Wednesday, 1 September 2010
Selling Original Artwork
How do you feel about selling your original artwork?
Of course the idea sounds great! Lots of money rolling in, the gallery owner beaming contentedly as the little red dots are placed discreetly beside your paintings that will be going off to new homes at the end of the exhibition. What a wonderful feeling! And yet...
One of the Art Tutors at Wensum Lodge, Peter Baldwin, (who, by the way, was the tutor who defended my chair with the 'wrong' perspective!) once told us that he always insisted on making sure that his painting were going to ‘the right home’. At the time, I don’t think any of us had the faintest idea what he was talking about and put it down to some sort of artistic idiosyncrasy.
But once I started to sell my original pastel paintings, I knew all too well what he meant. In spite of my need for the cash and the genuine satisfaction of knowing that someone liked my work enough to put their money where there mouth was, there was always an even stronger need to know that the purchaser was buying my painting for the right reasons. I can’t even begin to tell you what ‘the right reasons’ are; it’s something that I sensed – or didn’t! And there are one or two of my paintings that I’d be begging on the streets before I’d part with them. I have given away a few of my original paintings with no such qualms, but only to my family and my closest and most trusted friends and somehow that feels very different.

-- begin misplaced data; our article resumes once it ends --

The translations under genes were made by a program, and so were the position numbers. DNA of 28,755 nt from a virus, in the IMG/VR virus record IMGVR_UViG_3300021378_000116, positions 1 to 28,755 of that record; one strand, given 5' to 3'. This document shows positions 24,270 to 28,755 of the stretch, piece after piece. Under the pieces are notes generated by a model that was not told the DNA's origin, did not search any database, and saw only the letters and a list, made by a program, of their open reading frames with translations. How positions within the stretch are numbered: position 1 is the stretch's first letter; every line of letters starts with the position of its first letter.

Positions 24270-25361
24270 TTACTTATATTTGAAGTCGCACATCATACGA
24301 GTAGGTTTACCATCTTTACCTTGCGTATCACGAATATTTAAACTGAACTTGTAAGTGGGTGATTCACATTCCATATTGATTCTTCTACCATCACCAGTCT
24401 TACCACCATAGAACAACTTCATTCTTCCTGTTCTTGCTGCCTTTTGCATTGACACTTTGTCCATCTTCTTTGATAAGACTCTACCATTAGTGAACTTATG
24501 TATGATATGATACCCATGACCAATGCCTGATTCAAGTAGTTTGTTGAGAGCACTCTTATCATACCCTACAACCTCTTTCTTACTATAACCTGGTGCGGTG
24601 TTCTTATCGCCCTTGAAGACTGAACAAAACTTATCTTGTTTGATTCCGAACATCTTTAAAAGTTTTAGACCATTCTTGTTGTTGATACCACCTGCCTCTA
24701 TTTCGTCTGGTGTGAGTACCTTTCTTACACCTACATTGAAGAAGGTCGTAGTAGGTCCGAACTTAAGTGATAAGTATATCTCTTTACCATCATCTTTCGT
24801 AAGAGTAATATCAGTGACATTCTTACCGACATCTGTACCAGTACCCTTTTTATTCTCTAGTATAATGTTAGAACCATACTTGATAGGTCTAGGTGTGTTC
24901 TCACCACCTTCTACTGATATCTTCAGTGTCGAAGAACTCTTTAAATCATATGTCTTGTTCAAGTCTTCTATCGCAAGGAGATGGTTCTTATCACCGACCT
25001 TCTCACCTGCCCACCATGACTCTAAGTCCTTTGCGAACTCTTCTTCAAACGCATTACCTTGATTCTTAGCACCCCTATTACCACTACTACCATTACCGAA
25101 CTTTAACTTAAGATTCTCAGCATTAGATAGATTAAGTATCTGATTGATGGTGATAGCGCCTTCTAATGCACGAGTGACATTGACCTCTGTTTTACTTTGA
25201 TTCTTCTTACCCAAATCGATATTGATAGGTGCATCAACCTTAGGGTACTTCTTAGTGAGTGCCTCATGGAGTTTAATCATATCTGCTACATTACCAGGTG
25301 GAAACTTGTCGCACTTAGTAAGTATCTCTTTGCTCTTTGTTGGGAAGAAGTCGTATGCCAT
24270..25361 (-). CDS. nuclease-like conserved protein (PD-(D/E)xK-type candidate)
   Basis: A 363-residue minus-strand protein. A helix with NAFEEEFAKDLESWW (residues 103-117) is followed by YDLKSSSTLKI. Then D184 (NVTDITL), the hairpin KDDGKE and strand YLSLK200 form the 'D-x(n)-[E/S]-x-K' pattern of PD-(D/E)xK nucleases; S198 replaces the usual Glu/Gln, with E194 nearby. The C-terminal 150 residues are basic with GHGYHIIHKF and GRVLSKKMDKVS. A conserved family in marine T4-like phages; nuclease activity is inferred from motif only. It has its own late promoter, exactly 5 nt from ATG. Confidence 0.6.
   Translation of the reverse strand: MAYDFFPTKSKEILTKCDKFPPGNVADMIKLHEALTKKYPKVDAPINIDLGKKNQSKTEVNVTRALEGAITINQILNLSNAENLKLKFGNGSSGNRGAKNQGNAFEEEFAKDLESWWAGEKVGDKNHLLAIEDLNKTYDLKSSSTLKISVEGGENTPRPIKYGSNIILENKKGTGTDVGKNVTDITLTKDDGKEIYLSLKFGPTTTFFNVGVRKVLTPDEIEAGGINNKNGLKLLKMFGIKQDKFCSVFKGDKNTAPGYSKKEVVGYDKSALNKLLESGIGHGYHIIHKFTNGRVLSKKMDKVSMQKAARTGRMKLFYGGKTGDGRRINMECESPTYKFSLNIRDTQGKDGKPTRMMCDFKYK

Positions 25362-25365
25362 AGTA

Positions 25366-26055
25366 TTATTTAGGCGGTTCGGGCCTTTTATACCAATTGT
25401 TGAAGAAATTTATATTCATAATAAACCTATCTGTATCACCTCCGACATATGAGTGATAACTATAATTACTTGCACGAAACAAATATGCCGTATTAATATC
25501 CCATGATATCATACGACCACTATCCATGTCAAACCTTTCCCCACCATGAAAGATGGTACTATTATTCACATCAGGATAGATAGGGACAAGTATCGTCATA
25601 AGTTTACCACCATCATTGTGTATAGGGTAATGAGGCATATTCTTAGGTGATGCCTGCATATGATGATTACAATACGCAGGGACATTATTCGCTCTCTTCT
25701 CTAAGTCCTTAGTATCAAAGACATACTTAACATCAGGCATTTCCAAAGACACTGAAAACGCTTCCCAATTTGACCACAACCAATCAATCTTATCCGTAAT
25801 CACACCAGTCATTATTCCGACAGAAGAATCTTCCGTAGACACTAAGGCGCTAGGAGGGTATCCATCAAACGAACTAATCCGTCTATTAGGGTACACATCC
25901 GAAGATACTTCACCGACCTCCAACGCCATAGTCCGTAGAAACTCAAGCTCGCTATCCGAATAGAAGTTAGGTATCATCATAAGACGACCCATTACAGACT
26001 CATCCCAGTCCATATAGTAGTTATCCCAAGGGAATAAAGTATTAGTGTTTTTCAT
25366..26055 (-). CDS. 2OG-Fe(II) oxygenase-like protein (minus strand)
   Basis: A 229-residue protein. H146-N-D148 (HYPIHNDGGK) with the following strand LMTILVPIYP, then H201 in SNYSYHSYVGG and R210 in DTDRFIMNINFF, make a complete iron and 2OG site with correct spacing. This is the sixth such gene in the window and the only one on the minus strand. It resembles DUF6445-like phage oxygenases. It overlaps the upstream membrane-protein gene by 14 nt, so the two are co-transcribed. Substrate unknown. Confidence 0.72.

An understanding friend suggested that it must be like selling your babies. That’s probably a slight exaggeration – and babies do grow up eventually and leave home. But I think she was right in that selling one’s original artwork is like selling a part of oneself. So it’s not so irrational to be concerned about its future, to want to be sure that it will be appreciated, not stuck in the attic when the time comes to redecorate the room.
That’s one of the reasons that I’d prefer to sell posters or good quality prints – when one is sold, you can always make another one! And it’s also part of the attraction of selling greeting cards. The other reason, as I said last week, is that I am more comfortable with the thought of making art affordable to all, regardless of wealth or income.
Some of my paintings are available as posters and prints from Zazzle and there's an even greater selection at Red Bubble.